Burglar brought to book for skipping court’s sentence

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A BURGLAR who failed to turn up for unpaid work imposed as part of a court order was yesterday given three months in a young offenders’ institution.

Samuel Stimpson was originally given 250 hours of unpaid work for a burglary but Lincoln Crown Court was told that he only completed 27 hours.

At the original hearing he asked for 28 further offences of dishonesty to be taken into consideration.

Michael Cranmer-Brown, prosecuting for the Probation Service, said that Stimpson was brought back to court last year for failing to attend work sessions and a curfew was added to his sentence.

But on two occasions in December he again did not attend and did not give a satisfactory reason within the required time limit.

Stimpson (20), of Broadway, Crowland, admitted breach of a community order.

Judge Sean Morris rejected his plea to be given a further chance.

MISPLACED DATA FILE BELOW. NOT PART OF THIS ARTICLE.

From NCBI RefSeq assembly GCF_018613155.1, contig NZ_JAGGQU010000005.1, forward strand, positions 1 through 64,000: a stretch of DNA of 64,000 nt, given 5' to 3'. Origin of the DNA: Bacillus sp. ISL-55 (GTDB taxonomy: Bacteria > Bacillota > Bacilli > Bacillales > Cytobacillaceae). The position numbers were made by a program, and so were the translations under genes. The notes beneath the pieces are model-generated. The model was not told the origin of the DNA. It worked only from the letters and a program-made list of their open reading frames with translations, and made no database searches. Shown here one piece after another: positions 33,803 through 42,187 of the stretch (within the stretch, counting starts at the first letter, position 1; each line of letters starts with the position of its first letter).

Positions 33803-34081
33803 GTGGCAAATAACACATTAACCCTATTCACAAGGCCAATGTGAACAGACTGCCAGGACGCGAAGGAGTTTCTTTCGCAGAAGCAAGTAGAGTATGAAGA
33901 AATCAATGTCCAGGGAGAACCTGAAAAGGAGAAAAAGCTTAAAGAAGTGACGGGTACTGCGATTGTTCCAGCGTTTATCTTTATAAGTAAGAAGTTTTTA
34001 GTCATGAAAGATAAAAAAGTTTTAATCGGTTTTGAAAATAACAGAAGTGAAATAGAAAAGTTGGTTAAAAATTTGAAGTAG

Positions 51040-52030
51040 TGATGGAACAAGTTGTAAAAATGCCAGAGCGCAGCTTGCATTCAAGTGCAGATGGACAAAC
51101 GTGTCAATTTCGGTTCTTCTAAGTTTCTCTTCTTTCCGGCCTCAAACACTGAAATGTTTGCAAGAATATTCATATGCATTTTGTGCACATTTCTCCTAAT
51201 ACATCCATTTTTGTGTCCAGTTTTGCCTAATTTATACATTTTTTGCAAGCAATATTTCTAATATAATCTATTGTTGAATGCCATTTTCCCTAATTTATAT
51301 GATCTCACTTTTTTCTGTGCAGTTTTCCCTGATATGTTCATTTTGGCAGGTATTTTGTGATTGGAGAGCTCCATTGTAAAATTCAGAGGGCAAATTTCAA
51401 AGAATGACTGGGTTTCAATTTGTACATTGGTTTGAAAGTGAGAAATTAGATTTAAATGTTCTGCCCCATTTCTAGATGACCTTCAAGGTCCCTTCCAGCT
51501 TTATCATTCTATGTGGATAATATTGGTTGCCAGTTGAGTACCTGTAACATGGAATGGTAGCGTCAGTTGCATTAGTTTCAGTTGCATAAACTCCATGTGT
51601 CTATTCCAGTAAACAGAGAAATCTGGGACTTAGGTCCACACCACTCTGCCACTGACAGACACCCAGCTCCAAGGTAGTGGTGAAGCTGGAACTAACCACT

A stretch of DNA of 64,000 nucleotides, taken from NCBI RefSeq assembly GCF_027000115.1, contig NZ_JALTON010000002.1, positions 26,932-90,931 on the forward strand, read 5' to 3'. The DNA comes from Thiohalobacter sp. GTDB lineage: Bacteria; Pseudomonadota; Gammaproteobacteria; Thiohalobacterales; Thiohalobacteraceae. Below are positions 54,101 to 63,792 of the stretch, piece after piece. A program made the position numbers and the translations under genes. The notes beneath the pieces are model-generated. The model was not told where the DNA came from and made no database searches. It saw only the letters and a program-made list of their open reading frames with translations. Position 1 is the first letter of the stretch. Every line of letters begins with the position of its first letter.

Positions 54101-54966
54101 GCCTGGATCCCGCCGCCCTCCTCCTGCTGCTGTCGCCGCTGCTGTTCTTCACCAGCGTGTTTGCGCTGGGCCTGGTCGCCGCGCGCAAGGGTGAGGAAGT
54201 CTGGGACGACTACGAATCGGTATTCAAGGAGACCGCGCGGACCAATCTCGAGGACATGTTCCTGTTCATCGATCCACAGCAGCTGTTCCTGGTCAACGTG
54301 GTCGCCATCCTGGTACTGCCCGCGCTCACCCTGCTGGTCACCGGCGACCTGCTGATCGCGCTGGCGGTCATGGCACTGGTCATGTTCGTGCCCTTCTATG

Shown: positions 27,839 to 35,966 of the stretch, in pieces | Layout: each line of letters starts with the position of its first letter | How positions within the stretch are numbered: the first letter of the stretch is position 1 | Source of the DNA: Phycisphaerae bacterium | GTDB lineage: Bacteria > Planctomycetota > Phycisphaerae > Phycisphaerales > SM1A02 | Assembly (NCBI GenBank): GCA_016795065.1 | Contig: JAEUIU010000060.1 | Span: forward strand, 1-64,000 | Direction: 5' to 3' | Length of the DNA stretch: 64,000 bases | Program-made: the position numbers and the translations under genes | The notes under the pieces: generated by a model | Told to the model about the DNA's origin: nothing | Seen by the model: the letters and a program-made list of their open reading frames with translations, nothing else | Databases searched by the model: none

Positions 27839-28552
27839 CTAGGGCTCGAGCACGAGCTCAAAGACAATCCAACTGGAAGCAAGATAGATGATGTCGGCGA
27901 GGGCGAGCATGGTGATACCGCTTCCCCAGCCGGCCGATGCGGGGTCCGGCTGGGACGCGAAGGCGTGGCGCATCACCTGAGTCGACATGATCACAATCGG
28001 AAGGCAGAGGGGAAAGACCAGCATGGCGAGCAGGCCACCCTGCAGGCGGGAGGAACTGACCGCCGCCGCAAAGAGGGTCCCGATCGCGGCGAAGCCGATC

The judge told Stimpson: “There comes a time where the court just runs out of patience. This is your fault. You have been your own worst enemy.

“You have thrown in the court’s face repeatedly the chances that have been given to you. I am going to give you a short sharp shock. You have only yourself to blame.”

Andrew Cogan, defending, said the original burglary, carried out in the Boston area, was committed back in 2008 and was only linked to Stimpson because of his own confession.

Mr Cogan said that Stimpson had missed a number of work sessions for legitimate reasons and was willing to comply with any order of the court.